Calvin Coolidge continued the support of Mellon’s economic policies, after he assumed the office of the President. He understood economic policies in the context of individual liberty guaranteed under the Declaration of Independence and the Constitution—and scorned the likes of social justice. In his Inaugural Address on March 4, 1925 Coolidge said:
Fortunately, of all the great nations this country is best in a position to adopt that simple remedy. We do not any longer need wartime revenues. The collection of any taxes which are not absolutely required, which do not beyond reasonable doubt contribute to the public welfare, is only a species of legalized larceny. Under this republic the rewards of industry belong to those who earn them. The only constitutional tax is the tax which ministers to public necessity. The property of the country belongs to the people of the country. Their title is absolute. They do not support any privileged class; they do not need to maintain great military forces; they ought not to be burdened with a great array of public employees. They are not required to make any contribution to Government expenditures except that which they voluntarily assess upon themselves through the action of their own representatives. Whenever taxes become burdensome a remedy can be applied by the people; but if they do not act for themselves, no one can be very successful in acting for them.
The time is arriving when we can have further tax reduction, when, unless we wish to hamper the people in their right to earn a living, we must have tax reform. The method of raising revenue ought not to impede the transaction of business; it ought to encourage it. I am opposed to extremely high rates, because they produce little or no revenue, because they are bad for the country, and, finally, because they are wrong. We cannot finance the country, we cannot improve social conditions, through any system of injustice, even if we attempt to inflict it upon the rich. Those who suffer the most harm will be the poor. This country believes in prosperity. It is absurd to suppose that it is envious of those who are already prosperous. The wise and correct course to follow in taxation and all other economic legislation is not to destroy those who have already secured success but to create conditions under which everyone will have a better chance to be successful. The verdict of the country has been given on this question. That verdict stands. We shall do well to heed it.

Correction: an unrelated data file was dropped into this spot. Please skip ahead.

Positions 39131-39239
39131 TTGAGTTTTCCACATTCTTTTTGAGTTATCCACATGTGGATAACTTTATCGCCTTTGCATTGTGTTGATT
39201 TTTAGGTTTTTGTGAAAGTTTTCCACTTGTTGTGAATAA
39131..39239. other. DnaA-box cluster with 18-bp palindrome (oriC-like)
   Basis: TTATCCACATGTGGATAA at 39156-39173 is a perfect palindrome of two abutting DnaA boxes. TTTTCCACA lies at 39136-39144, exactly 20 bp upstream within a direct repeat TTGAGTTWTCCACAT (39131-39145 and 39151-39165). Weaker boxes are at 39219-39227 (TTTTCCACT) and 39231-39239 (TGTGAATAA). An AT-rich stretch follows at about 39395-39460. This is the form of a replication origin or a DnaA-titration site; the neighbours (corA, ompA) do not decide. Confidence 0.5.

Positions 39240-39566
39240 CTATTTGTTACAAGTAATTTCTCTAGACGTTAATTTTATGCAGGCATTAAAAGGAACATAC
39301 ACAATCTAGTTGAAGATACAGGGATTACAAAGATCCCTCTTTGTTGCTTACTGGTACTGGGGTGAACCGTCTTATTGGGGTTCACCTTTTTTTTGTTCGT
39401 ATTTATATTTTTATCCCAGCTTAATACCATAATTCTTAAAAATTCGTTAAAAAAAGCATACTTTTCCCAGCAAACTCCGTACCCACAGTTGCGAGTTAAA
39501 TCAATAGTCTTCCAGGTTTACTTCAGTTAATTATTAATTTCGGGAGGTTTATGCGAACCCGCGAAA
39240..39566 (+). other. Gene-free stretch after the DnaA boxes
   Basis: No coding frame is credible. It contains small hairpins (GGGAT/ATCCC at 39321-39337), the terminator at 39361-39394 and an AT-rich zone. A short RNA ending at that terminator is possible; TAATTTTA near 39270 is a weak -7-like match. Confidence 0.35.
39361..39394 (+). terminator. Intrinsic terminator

These questions involve moral issues. We need not concern ourselves much about the rights of property if we will faithfully observe the rights of persons. Under our institutions their rights are supreme. It is not property but the right to hold property, both great and small, which our Constitution guarantees. All owners of property are charged with a service. These rights and duties have been revealed, through the conscience of society, to have a divine sanction. The very stability of our society rests upon production and conservation. For individuals or for governments to waste and squander their resources is to deny these rights and disregard these obligations. The result of economic dissipation to a nation is always moral decay.
America seeks no earthly empire built on blood and force. No ambition, no temptation, lures her to thought of foreign dominions. The legions which she sends forth are armed, not with the sword, but with the cross. The higher state to which she seeks the allegiance of all mankind is not of human, but of divine origin. She cherishes no purpose save to merit the favor of Almighty God.
President Coolidge wrote that he “knew that when taxes were laid someone had to work to earn the money to pay them. “ Then, acknowledging how the government was poorly handling its economy also noted, “I saw that the public debt was a burden on all the people in the community.”
 John Gabriel Hunt (Ed.), 1997, “Calvin Coolidge: Inaugural Address, March 4, 1925,” The Inaugural Addresses of the Presidents: From George Washington to George W. Bush, (New York, NY: Gramercy Books), pp. 357-358.
 John Gabriel Hunt (Ed.), 1997, “Calvin Coolidge: Inaugural Address, March 4, 1925,” The Inaugural Addresses of the Presidents: From George Washington to George W. Bush, (New York, NY: Gramercy Books), p. 360.
 Calvin Coolidge, 2004 (originally published in 1929), The Autobiography of Calvin Coolidge,” (Honolulu, HI: University Press of the Pacific), p. 26.